• Am I really taking responsibility for my own actions?
  • Am I acknowledging my changing moods and feelings?
  • Am I really prepared to repent, and to change?
  • Am I open to God so that God’s love can flow through me to others?

“No sign will be given this adulterous and sinful generation,” declares Jesus, “except the sign of Jonah.” (Matthew 12:39, 16:4, Luke 11:29). Jesus rescues Jonah’s reputation on two counts. Firstly, Jonah and Jesus both sleep through a raging storm, and then with the stilling of the storm it is revealed who is the Creator of the sea and the wind.

Secondly, Jonah’s three days in the big fish, being swallowed at the end of his old life of denial and being disgorged to a new life of obedience, pre-figure the three days Jesus spends in the earth between the crucifixion and the resurrection, entering the tomb a dead man and rising to new life for all people.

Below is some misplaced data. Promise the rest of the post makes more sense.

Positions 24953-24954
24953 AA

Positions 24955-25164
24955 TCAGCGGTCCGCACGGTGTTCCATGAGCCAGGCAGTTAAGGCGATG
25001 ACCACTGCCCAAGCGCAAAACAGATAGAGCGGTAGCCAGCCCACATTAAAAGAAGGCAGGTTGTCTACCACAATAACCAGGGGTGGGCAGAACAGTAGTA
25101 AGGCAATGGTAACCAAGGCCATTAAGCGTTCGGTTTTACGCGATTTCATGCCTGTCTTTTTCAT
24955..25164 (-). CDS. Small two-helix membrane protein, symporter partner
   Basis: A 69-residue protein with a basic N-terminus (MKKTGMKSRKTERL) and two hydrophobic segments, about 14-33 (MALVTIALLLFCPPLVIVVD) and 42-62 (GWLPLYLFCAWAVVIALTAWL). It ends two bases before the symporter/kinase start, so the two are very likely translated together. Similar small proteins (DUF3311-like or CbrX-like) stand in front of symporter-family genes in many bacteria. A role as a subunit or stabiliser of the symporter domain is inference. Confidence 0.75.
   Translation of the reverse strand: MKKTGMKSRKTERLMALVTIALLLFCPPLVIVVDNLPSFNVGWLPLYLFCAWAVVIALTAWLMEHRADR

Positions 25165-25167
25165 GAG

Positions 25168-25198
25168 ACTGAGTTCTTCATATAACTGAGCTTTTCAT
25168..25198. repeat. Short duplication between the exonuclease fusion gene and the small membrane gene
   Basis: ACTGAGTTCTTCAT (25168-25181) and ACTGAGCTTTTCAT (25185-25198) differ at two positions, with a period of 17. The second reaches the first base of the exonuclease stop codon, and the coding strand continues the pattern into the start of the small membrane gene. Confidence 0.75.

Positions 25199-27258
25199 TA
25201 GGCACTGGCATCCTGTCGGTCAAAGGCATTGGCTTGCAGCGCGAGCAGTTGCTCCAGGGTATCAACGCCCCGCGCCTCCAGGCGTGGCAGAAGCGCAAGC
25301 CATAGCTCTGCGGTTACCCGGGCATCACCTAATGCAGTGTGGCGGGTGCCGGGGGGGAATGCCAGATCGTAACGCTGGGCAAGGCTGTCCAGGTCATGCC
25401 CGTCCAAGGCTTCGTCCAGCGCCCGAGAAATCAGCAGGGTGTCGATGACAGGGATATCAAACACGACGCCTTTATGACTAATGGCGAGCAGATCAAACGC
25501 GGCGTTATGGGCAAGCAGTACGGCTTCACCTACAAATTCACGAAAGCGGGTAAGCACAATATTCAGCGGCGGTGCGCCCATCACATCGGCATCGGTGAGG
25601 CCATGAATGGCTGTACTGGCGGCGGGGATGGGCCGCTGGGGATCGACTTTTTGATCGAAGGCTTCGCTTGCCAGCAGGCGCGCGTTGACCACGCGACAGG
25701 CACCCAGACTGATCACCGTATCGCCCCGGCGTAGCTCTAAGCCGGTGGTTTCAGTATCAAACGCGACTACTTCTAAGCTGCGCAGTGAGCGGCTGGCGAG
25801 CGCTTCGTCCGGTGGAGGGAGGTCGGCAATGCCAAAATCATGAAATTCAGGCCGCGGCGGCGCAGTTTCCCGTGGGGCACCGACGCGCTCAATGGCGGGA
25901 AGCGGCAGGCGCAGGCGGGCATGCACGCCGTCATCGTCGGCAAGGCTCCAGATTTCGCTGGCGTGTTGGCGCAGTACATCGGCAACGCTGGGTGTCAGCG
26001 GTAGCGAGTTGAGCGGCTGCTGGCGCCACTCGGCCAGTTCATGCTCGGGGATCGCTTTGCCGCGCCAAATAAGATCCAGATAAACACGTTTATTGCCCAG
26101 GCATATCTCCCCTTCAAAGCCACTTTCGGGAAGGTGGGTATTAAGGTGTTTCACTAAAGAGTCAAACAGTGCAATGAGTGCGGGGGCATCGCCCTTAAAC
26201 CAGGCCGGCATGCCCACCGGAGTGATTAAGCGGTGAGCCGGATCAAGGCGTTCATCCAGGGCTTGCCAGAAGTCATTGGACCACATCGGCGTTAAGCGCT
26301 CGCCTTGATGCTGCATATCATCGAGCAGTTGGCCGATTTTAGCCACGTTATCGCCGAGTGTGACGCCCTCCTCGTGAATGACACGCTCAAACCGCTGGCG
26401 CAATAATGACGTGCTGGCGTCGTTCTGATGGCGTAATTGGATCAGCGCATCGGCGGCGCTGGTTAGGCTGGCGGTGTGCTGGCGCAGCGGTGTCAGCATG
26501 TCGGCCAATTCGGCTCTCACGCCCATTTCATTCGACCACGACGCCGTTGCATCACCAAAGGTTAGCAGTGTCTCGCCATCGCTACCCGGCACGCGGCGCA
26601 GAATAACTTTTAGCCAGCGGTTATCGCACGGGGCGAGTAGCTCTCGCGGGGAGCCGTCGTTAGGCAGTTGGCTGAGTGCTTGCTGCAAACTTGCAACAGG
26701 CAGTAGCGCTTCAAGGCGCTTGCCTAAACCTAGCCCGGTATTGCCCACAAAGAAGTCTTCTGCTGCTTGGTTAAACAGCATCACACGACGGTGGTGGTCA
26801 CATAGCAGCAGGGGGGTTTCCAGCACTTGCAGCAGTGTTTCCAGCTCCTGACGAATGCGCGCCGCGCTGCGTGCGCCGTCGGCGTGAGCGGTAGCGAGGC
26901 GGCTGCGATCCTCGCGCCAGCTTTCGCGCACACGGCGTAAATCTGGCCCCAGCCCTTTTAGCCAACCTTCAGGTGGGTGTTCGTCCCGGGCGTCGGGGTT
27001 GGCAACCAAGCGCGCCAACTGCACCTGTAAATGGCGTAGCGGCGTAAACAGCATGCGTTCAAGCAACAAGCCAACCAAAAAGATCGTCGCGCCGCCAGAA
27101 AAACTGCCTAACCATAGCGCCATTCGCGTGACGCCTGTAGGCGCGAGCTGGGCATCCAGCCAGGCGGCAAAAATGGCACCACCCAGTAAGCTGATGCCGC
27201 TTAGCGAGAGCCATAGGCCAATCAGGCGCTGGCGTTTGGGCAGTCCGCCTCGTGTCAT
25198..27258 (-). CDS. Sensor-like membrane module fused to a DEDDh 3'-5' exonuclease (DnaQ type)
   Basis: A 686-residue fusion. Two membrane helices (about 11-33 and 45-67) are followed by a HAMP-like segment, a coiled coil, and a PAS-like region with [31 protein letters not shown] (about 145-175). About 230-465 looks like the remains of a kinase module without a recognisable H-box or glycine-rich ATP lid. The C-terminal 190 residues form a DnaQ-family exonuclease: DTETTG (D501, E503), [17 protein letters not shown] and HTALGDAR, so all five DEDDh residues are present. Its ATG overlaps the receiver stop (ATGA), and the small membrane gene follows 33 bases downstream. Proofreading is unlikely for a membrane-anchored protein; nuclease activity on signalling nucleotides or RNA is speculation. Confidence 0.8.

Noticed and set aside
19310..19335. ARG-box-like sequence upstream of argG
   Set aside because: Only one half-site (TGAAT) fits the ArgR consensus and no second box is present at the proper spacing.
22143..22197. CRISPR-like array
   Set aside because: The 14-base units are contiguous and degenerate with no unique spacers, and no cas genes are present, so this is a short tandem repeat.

By that calculation, Jonah is far from being a failed prophet. He’ll go on causing laughter and discussion and leading us into deeper insight into being real before God.

Vocation: consistent, constant and insistent


Sermon for Epiphany 2 – St George’s, Dunsborough

18 January 2014

I Samuel 3:1-10, John 1:43-51

“The word of the Lord was rare in those days.” (I Samuel 3:1) That may not have been surprising. Eli was old, frail and nearly blind. He couldn’t see how corrupt his two sons were, partly because he was a doting father, and he didn’t want to believe that his offspring could be the stand-over merchants they were. His eyesight was failing, and as they say, “There are none so blind as so those who do not want to see.”